Lynn's demeanor better, and so are the results

The SportsXchange

Despite spending nearly three weeks in the bullpen, where he was sent after struggling for the better part of a month, St. Louis Cardinals right-hander Lance Lynn moved into the top five in the National League in wins at 16 Wednesday night by blanking Houston for 6 1/3 innings in a 5-0 victory.

Lynn allowed just three hits and two walks and only once allowed the Astros two runners in the same inning. Since emerging from the bullpen, Lynn (16-7) has given up only one run in 12 1/3 innings.

"There was a major overhaul," said manager Mike Matheny, who wasn't all that enamored for a while with Lynn's performance or demeanor.

"He spent a lot of time with Chris Carpenter, talking about the finer points of your demeanor, of your tempo, how you hold yourself on the mound. He didn't go down to the bullpen and sulk. He tried to figure out how to make himself better."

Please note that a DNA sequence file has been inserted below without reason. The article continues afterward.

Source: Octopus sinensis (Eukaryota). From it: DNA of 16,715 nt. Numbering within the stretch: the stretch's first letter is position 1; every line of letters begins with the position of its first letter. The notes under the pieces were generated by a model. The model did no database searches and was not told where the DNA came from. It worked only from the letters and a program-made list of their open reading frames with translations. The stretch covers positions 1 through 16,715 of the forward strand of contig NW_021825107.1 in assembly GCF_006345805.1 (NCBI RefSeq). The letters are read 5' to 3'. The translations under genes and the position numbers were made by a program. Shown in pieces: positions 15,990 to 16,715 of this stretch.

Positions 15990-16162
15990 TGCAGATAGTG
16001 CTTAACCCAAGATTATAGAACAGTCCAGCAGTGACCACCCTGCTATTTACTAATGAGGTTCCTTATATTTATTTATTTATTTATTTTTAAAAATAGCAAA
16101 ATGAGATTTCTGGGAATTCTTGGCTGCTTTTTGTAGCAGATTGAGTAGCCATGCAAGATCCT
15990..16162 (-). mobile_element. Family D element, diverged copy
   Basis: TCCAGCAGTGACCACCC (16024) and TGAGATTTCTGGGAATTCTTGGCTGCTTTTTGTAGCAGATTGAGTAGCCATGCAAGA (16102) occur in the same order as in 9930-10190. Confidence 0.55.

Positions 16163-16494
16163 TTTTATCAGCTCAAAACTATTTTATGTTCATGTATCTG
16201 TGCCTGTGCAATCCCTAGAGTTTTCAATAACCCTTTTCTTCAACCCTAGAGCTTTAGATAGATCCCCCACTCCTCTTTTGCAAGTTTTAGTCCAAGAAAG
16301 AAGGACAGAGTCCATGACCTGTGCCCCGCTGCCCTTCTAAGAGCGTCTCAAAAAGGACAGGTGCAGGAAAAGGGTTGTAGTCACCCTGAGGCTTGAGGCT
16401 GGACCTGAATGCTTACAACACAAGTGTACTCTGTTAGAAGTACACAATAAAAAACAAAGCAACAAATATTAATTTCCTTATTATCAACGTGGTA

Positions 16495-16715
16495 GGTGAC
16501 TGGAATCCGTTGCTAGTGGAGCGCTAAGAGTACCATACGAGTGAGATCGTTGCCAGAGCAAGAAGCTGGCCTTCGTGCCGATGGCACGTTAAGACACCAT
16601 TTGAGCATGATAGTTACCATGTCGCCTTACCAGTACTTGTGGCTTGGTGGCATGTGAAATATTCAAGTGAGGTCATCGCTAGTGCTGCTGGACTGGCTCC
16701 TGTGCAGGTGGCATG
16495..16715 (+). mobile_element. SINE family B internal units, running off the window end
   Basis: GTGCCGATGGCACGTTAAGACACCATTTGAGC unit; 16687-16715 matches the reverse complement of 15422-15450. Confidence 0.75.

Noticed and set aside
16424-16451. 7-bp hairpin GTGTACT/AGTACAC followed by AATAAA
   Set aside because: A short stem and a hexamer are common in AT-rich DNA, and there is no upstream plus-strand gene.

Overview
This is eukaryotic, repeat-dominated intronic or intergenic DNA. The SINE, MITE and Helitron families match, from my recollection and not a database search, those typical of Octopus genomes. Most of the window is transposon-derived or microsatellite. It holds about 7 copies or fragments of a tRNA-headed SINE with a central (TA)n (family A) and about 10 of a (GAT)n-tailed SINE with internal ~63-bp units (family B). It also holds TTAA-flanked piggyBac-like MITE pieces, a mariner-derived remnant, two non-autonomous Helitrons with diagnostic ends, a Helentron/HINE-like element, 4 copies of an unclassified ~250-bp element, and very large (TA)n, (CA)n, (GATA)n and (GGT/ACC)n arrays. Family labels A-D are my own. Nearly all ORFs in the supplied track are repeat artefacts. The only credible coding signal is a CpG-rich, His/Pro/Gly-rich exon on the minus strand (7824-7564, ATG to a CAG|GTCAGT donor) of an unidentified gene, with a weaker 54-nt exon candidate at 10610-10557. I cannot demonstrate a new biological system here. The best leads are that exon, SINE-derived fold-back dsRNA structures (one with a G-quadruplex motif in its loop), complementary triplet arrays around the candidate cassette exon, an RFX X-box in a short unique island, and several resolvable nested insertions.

Lynn, who admitted paying attention to his pitching elders about his mound comportment, said, "That's part of the learning process. You're going to have your times where you have bad outings. You've just got not to let everyone know that you're not feeling good. They see that and they're going to keep coming after you."

On the mechanical side, Lynn shortened his windup, not unnecessarily going over his head before continuing his delivery.

Both third baseman David Freese and catcher Yadier Molina belted his 20th home run, making this the first Cardinals team to have five players with 20 or more homers in a season. Carlos Beltran (29), Matt Holliday (27) and Allen Craig (21) already had reached that figure.

Matheny said, "That is a stat I didn't know. It's a pretty impressive statistic, with the long, rich history here."

In the big picture, Matheny said the presence of that many boppers didn't allow the opposition "a lot of room to relax and take a breath. We've put in people's minds that if you back off at any second, we've got quite a few guys who can put the ball over the fence."

Molina, further cementing his candidacy for National League Most Valuable Player, became the first Cardinals catcher to hit 20 or more homers in a season since Ted Simmons had 21 in 1980.

"What a jump he's made," said Matheny. "He's got everybody's attention all throughout the league now."
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